by Daniel Goleman
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Emotional Intelligence – by Daniel Goleman
‘Why it can matter more than IQ: The groundbreaking book that redefines what it means to be smart’
Emotional Intelligence is a guide to making sense of the senselessness. Daniel Goleman worked as a psychologist first then as a journalist for the NYT, and has been tracking the progress of our understanding of the realm of irrationality. From this position, he’s been seeing two growing trends: one portraying a growing calamity in our shared emotional life, the other offering some helpful remedies. This book is all about the latter – offering ideas about how we can understand ourselves better, manage our own emotions, and use empathy to better understand the feelings and emotions of the people around us.
The book will show you why EQ indeed trumps IQ in the modern world. There are 5 elements to emotional intelligence:
2. Managing Emotions
3. Motivating Oneself
4. Recognizing Emotions in Others
5. Handling Relationships
Summary of Emotional Intelligence
ARISTOTLE: “Anyone can become angry – that is easy. But to be angry at the right person, to the right degree, at the right time, for the right amount of time, for the right purpose, and in the right way – that is not easy”
In Emotional Intelligence, Daniel Goleman describes how he picked up the newspaper and found the following stories:
- A 9yo went on a rampage at school, pouring paint on desks, computers, printers, and vandalising the teachers cars. The reason: a third-grade classmate called him a “baby” and he wanted to impress them
- 8 youths are wounded – there was an accidental bump n a crowd at a Manhattan rap club, which turned into shoving, which turned into a brawl, which turned into someone pulling out a handgun and shooting it into the crowd
- A report that of murder victims under the age of 12, 57% were by parents or stepparents who were just “trying to discipline” their child and took it too far. This might be for reasons such as blocking the TV, crying, soiling their diapers, or saying “no” to requests
- A German youth is on trial for murdering 5 Turkish women by setting fire to their house while they slept. He was part of a Neo-Nazi group – he failed in his job, turned to drinking, and blamed all of his hard luck and failures in life on foreigners
Each day’s news comes to us rife with such reports of disintegration of civility and safety, an onslaught of mean-spirited impulse running amok. The news reflects back to us a creeping sense of emotions out of control (in our own lives and in those around us). In the few decades we’re seeing a steady uptick in emotional ineptitude, desperation, recklessness… coinciding with a surge in rage and despair.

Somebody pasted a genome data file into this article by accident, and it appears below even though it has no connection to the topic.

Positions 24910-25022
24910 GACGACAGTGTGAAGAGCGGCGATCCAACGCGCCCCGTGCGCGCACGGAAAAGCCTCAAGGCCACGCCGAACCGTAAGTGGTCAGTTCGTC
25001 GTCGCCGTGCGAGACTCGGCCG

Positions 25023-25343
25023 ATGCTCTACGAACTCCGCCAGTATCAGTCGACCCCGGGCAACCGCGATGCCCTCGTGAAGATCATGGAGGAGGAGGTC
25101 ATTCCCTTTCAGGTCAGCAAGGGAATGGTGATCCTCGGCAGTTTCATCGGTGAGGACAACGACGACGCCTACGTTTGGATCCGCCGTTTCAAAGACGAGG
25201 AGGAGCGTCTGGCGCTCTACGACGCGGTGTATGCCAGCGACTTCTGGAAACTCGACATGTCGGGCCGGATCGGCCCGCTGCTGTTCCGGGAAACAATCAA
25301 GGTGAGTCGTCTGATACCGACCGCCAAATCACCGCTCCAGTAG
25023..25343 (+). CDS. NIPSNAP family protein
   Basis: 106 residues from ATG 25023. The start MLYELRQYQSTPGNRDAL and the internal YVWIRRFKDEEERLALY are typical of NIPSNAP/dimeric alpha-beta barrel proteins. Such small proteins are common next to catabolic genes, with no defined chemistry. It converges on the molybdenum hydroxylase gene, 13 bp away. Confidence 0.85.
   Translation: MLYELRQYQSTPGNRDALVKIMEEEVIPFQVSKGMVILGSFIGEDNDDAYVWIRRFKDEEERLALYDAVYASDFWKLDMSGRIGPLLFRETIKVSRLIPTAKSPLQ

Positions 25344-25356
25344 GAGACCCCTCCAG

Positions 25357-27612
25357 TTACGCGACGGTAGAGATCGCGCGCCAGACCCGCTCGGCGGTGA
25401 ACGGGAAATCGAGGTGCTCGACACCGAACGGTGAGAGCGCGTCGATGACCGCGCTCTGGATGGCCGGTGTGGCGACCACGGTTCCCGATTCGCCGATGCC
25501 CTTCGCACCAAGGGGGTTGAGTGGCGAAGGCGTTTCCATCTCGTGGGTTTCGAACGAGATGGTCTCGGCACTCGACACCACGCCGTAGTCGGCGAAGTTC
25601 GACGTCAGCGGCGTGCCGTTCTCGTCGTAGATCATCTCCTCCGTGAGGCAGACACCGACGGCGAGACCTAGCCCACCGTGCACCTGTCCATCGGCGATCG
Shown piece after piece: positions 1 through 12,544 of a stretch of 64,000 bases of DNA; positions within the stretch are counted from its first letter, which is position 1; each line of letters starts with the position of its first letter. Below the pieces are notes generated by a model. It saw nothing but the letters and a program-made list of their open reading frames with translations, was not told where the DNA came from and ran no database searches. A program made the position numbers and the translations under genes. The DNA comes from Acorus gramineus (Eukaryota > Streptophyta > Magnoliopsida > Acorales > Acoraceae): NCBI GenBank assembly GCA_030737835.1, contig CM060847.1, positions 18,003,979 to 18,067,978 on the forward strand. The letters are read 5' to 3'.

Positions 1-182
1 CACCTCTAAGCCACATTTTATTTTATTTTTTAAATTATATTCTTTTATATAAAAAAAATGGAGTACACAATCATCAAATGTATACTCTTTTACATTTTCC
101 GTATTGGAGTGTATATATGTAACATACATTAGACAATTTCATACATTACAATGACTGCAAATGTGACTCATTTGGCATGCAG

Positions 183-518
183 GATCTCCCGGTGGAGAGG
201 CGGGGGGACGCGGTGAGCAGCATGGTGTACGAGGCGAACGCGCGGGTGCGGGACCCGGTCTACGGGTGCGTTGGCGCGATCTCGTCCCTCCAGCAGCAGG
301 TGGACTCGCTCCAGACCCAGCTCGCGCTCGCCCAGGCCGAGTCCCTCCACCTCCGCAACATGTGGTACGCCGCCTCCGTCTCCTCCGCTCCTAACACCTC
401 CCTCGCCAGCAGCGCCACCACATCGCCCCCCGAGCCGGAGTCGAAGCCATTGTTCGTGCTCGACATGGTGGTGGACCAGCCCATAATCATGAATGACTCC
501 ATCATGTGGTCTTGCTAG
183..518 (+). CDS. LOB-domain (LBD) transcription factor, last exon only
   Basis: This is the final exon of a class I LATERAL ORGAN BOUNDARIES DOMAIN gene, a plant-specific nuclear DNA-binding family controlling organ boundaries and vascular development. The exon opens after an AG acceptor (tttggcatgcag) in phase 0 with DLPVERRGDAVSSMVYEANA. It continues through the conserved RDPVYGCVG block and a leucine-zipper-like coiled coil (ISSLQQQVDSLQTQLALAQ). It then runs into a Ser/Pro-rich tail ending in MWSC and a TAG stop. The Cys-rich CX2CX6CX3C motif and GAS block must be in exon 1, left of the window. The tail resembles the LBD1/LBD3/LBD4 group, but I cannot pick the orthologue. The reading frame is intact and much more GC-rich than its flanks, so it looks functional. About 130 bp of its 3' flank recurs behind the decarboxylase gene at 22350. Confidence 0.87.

This book is a guide to making sense of the senselessness. Goleman worked as a psychologist first then as a journalist for the NYT, and has been tracking the progress of our understanding of the realm of irrationality. From this position, he’s been seeing two growing trends: one portraying a growing calamity in our shared emotional life, the other offering some helpful remedies. This book is all about the latter – offering ideas about how we can understand ourselves better, manage our own emotions, and use empathy to better understand the feelings and emotions of the people around us
The Emotional Brain
Each emotion offers a distinctive readiness to act. Each points us in a different direction that has worked well to handle the recurring challenges of human life. As these eternal situations were repeated and repeated over evolutionary history, the survival value of our emotional repertoire was arrested to by its becoming imprinted in our nerves as innate automatic tendencies of the human heart.
In terms of biological design for the basic neural circuitry of emotion, what we are born with is what worked best for the last 50,000 generations, not the last 500 generations – and certainly not the last 5. The slow deliberate forces of evolution that have shaped our emotions have so over millions of years. Despite having witnessed the sharp rise of human civilization, have left little imprint on our biological templates for emotional life.
In evolutionary terms, the survival value of the direct route (of the amygdala) would have been great. Allowing a quick-response option that shaves a few critical milliseconds in reaction time to dangers. Those milliseconds could have saved the lives of our proto-mammal ancestors in such numbers that this arrangement is now featured in every mammalian brain, including yours and mine. This primitive minor brain system offers a very rapid way to turn on emotions. A quick and dirty process that is fast, but not precise, it might be good for a squirrel. It leads to erring on the side of safety, springing away at the first sign of an oncoming enemy, or springing towards the hint of something edible. But in human emotional life, that imprecision can have disastrous consequences for our relationships, since it means, figuratively speaking, we can spring at or away from the wrong thing – a person.
Whilst the amygdala is at work in priming an anxious, impulsive reaction, another part of the emotional brain allows for a more fitting, correct response. The damper switch for the amygdala is at the other end of the major circuit in the neocortex, in the prefrontal lobes behind the forehead. The prefrontal cortex seems to be at work when someone is fearful or enraged, but stifles or controls the feeling to deal more effectively to deal with the situation at hand. Ordinarily, the prefrontal areas govern our emotional reactions from the start, it allows for discernment in emotional response.